Over 11,000 elephants killed by poachers in a single park [warning: graphic photo]

Jeremy Hance
mongabay.com
February 06, 2013



A butchered forest elephant head in Minkebe National Park. Photo by: Mike Fay.
A butchered forest elephant head in Minkebe National Park. Photo by: Mike Fay.

Surveys in Gabon's Minkebe National Park have revealed rare and hard data on the scale of the illegal ivory trade over the last eight years: 11,100 forest elephants have been slaughtered for their tusks in this remote protected area since 2004. In all, poachers have cut down the park's elephant population by two-thirds, decimating what was once believed to be the largest forest elephant population in the world.

"Without a global commitment, great elephant populations will soon become a thing of the past," the president of the Wildlife Conservation Society (WCS), Cristián Samper, said. WCS helped conduct the surveys along with WWF and Gabon’s National Parks Agency, the ANPN. "We believe that elephants can still be saved—but only if nations greatly increase their efforts to stop poaching while eliminating the illegal ivory trade through better enforcement and reduced demand."

While Africa's savanna elephants (Loxodonta africana) have often been the focus of media reports on poaching, it's the continent's forest elephants that have been hit hardest. Recent studies have argued that forest elephants (Loxodonta cyclotis)—which are smaller and sport straighter tusks than the more widely known savannah elephants—are in fact a distinct elephant species, and not just a subspecies. Forest elephants are found largely in the Congo, where political instability, poverty, corruption, and a lack of law enforcement have made poaching even easier.

Poaching has escalated in Minkebe according to authorities. In 2011, a camp in the buffer zone of Minkebe containing 300 gold miners exploded to 5,000 people, including miners, poachers, as well as arms and drug dealers. Officials believe that 50-100 elephants were being killed every day during this time. Many of the poachers are believed to be coming across the border from Cameroon.

Gabon has since upped its efforts to combat the runaway poaching, including recent seizures and arrests. Ali Bongo Ondimba, the president of Gabon, has proposed legislation that will increase prison time for unaffiliated poachers to a minimum of three years and 15 years for those connected to organized criminals.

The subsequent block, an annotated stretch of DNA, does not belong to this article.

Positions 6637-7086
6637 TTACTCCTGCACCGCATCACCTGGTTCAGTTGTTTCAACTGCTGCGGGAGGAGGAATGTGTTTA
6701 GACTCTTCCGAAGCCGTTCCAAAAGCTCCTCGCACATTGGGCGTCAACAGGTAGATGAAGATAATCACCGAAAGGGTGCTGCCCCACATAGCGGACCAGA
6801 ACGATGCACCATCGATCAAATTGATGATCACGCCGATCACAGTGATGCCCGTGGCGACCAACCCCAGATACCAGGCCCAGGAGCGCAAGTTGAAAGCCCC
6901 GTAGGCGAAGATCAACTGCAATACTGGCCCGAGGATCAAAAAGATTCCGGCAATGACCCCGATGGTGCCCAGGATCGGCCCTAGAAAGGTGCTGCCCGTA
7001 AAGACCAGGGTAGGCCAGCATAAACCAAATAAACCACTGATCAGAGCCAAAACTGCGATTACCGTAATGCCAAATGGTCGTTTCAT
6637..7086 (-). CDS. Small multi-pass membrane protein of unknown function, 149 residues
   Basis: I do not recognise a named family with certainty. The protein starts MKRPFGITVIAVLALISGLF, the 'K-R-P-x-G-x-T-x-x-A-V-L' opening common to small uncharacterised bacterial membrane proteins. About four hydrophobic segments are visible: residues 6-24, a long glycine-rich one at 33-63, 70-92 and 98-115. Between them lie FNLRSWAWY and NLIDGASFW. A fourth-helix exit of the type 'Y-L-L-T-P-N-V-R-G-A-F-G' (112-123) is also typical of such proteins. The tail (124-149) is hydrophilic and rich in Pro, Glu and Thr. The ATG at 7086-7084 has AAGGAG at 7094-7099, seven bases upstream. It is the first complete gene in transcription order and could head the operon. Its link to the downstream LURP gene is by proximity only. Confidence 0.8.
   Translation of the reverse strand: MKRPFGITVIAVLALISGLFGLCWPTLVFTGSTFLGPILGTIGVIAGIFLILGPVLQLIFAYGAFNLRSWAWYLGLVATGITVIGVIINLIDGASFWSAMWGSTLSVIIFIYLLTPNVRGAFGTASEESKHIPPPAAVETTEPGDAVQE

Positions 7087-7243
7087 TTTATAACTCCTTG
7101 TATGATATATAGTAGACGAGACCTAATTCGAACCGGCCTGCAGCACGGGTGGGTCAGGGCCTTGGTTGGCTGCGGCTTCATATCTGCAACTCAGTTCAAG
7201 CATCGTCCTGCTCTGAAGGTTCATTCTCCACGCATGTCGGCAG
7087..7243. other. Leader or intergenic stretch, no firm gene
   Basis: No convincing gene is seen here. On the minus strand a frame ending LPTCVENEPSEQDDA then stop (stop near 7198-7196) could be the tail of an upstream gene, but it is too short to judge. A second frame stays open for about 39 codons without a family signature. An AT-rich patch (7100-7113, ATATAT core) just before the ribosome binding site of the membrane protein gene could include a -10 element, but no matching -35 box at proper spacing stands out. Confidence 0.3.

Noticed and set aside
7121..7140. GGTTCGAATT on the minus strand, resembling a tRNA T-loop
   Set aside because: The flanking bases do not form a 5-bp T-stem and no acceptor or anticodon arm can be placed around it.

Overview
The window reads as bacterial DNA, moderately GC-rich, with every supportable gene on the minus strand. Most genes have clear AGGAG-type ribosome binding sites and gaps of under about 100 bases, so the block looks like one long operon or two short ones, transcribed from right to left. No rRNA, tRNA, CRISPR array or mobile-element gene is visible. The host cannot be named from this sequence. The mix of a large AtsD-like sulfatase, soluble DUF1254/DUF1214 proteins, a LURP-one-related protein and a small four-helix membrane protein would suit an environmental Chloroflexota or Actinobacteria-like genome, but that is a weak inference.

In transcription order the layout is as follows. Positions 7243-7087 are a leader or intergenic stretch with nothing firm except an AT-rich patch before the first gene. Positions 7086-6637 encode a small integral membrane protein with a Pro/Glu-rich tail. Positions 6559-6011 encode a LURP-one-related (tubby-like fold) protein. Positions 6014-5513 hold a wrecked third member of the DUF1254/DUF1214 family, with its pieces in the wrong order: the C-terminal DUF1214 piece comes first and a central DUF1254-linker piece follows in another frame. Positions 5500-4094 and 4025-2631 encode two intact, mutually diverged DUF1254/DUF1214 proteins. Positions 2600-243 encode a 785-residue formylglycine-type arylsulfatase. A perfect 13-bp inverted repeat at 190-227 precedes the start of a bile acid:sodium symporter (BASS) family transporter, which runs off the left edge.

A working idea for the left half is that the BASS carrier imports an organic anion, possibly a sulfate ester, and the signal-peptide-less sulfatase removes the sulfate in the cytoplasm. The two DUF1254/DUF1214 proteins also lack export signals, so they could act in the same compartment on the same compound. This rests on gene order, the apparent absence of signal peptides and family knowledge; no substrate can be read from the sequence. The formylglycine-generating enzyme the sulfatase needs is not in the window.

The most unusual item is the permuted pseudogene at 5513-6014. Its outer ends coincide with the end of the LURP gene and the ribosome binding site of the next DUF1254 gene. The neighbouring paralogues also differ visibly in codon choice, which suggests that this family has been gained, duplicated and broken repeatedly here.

"Over the last three years we have deployed 400 additional parks staff, 120 soldiers and 30 gendarmes in our fight to stop illegal killing of elephants for the black market ivory trade. Despite our efforts we continue to lose elephants every day," Lee White, the head of the ANPN said, adding, "If we do not turn the situation around quickly the future of the elephant in Africa is doomed."

The illegal ivory trade has exploded due to demand from China and parts of Southeast Asia. A recent investigative report in National Geographic, entitled Ivory Worship, argued that much of the ivory is being made into religious handicrafts, particularly for Catholics and Buddhists. Demand from East Asia is also decimating rhino populations, which are poached for their horns.

Larger than the U.S. state of Delaware, Minkebe National Park is also home to Western lowland gorillas, chimpanzees, mandrills, bongos, dwarf crocodiles, leopards, and African golden cats.



Forest elephant in Gabon. Photo by: Rhett A. Butler.
Forest elephant in Gabon. Photo by: Rhett A. Butler.













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CITATION:
Jeremy Hance
mongabay.com (February 06, 2013).

Over 11,000 elephants killed by poachers in a single park [warning: graphic photo].

http://news.mongabay.com/2013/0206-hance-elephants-minkebe.html